An independent law firm investigating whether a Maricopa County Sheriff's Office commander illegally funneled money to the Arizona Republican Party is demanding that the commander produce a list of donors by December 1.
But, in a letter to that investigator, Commander Joel Fox (pictured above) insists he's done nothing wrong -- and needn't turn over anything.
To date, sheriff's Commander Fox is the only person who's been publicly linked to the shadowy SCA, or Sheriff's Command Association, which donated $105,000 to the Arizona Republican Party just before the fall election.
Democrats complained that the money had been collected illegally, and argued that it was used to finance a pair of slimy ads targeting opponents of Sheriff Joe Arpaio and Maricopa County Attorney Andrew Thomas. The party insisted that the money didn't pay for the commercials -- but it was forced to return the donation after Fox refused to cough up a list of donors.
Now Fox is refusing to provide that information to the independent law firm investigating the group on behalf of the Maricopa County Recorder. (The County Attorney's Office, which would normally investigate the matter, had to recuse itself because of the allegation involving Thomas.)
In an undated letter to the investigator, attorney Jeffrey Messing, Commander Fox insisted that his group is not a political action committee.
"The purpose of this account was to address the constant battering of Deputies, Detention Officers and employees of the Maricopa County Sheriff's Office by the media," Fox wrote. "It was my intent, upon establishing the fund, to address these lies with publications, advertising, or other forms of communication."
Fox doesn't say how, or why, he decided to instead make a six-figure donation to the Arizona Republican Party. But he does insist that, because the group wasn't organized with the intent of influencing elections, "there are obviously no requirements for filing campaign finance reports."
That's certainly not how attorney Messing sees it.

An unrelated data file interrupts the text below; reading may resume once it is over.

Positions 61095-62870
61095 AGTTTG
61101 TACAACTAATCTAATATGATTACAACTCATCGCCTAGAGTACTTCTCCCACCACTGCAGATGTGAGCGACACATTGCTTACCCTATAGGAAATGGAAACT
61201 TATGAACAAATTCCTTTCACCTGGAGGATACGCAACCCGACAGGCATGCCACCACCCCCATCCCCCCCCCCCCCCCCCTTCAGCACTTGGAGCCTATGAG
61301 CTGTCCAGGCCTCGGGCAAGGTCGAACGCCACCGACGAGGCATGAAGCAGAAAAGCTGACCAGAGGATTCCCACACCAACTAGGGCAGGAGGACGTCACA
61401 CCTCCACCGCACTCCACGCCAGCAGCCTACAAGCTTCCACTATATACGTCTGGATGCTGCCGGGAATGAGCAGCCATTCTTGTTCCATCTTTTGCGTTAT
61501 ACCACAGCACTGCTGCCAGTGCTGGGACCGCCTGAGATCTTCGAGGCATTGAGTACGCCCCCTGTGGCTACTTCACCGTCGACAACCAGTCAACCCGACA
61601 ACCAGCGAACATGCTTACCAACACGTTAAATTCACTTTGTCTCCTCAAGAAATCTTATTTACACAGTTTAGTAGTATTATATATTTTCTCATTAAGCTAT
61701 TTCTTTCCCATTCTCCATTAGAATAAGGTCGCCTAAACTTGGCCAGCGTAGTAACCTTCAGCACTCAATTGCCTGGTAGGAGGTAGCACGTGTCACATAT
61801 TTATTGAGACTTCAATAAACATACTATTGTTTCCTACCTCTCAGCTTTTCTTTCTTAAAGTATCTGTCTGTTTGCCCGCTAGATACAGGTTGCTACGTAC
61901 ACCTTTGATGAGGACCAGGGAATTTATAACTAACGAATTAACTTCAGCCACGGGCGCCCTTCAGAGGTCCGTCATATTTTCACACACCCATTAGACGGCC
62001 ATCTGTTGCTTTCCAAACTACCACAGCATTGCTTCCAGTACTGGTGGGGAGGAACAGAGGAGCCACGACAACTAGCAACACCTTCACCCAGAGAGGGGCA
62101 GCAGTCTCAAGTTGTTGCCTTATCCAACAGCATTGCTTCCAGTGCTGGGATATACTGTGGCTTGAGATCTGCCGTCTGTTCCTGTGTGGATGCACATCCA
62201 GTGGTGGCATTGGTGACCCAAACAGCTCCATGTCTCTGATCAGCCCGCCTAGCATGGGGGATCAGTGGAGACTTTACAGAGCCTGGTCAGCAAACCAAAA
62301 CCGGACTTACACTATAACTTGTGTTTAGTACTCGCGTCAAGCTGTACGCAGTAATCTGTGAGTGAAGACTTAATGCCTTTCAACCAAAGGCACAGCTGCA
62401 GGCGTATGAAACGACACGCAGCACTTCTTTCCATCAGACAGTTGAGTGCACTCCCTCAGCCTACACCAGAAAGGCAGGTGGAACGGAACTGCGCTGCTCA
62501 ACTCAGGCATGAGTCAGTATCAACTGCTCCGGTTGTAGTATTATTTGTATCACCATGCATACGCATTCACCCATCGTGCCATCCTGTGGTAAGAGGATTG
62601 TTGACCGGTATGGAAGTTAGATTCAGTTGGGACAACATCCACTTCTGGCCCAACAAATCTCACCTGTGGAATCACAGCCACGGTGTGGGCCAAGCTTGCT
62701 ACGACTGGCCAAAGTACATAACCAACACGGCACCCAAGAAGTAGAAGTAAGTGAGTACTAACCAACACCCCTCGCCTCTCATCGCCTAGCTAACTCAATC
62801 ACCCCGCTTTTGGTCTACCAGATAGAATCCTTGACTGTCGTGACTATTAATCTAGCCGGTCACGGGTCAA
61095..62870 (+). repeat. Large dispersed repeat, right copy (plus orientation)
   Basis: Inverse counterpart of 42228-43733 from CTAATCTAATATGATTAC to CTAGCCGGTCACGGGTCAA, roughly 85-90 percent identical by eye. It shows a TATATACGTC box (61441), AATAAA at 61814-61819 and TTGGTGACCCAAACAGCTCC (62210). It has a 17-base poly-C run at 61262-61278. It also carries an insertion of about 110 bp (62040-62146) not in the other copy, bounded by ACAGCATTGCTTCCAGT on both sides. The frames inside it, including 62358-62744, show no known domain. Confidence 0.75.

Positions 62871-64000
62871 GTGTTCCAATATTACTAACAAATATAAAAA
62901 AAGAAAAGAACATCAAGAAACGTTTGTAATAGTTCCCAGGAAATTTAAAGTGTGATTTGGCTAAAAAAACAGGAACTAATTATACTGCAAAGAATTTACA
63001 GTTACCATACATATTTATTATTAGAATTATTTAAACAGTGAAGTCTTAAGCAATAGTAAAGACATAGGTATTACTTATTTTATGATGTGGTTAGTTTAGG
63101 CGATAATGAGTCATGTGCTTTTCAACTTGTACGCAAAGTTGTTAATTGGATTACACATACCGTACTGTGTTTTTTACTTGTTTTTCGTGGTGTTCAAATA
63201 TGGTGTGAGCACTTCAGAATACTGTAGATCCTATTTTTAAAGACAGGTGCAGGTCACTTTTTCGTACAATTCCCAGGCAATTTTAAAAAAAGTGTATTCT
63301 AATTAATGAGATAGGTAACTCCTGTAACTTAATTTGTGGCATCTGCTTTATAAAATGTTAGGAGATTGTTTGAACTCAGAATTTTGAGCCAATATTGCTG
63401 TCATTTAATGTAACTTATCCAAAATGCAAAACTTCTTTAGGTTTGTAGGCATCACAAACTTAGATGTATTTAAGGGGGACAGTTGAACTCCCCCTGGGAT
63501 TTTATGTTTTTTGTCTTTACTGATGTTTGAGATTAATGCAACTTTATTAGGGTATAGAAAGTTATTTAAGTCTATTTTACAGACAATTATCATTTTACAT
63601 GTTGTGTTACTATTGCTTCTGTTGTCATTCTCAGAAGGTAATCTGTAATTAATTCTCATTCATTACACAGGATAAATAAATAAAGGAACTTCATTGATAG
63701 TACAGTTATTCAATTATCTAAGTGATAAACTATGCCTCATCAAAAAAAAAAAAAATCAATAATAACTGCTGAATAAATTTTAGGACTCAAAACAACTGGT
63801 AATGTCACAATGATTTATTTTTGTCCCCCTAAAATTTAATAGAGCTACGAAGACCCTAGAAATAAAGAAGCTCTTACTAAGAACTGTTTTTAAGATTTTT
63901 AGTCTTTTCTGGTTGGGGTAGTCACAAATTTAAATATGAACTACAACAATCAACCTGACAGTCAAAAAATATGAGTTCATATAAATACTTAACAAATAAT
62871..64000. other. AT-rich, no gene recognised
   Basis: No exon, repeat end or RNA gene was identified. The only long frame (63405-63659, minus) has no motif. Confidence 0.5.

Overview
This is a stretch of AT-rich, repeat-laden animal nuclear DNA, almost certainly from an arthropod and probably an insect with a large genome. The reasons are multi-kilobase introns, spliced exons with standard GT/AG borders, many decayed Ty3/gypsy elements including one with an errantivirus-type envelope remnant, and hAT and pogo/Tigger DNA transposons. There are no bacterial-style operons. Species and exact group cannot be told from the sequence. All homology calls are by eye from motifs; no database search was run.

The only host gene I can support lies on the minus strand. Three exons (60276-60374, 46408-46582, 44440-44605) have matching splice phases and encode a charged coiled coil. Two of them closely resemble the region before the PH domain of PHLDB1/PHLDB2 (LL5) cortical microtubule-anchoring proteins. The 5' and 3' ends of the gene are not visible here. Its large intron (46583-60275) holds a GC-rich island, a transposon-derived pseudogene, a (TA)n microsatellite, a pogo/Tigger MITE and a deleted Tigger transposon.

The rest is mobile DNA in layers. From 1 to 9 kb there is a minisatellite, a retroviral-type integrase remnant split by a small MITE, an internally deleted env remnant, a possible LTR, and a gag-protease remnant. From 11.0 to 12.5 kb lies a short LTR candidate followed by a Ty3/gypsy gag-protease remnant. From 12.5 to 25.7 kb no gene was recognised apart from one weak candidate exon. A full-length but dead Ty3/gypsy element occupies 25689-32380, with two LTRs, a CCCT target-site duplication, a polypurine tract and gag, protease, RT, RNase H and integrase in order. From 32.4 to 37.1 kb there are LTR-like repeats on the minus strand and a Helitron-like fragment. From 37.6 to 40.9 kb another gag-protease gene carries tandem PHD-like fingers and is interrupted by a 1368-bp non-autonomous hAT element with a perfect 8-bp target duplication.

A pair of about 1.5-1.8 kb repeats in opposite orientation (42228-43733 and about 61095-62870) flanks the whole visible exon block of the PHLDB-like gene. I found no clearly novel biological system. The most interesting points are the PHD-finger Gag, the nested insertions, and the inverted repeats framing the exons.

"Your assertion that SCA is not a political committee because it was not originally organized to influence elections ignores the language of [state law]," Messing wrote Fox on Monday. The law, Messing explained, says a political action committee is any group that is organized or "conducted" for the purpose of influencing an election -- which would clearly include any group making a six-figure donation to a political party.
"Whatever the original intent," Messing concluded, "once you made the decision to contribute SCA funds to the Arizona Republican Party, you transformed SCA into a political committee."
What that means: SCA will have to publicly disclose exactly who contributed money, and when, or face a fine of three times the amount it expended -- in this case, up to $315,000. With a fine that steep, we can't imagine Fox would continue to stall ... unless, of course, he's got some big-name donors (Hendershott? Arpaio himself?) he's desperate to hide.
Messing declined comment, other than to confirm that his investigation is ongoing. That makes two of them: As we reported last week, the Arizona Secretary of State's Office also launched an inquiry into the SCA matter, and found "probable cause" that the Arizona Republican Party had violated the law. That matter is now in the hands of Arizona Attorney General Terry Goddard's office.
The Arizona Republican Party, like Fox, continues to insist that it did nothing wrong.
Kudos to the Arizona Capitol Times, which first broke this story and continues to beat much bigger media outlets -- including the Arizona Republic -- in its ongoing coverage. The paper's latest scoop is online here. -- Sarah Fenske
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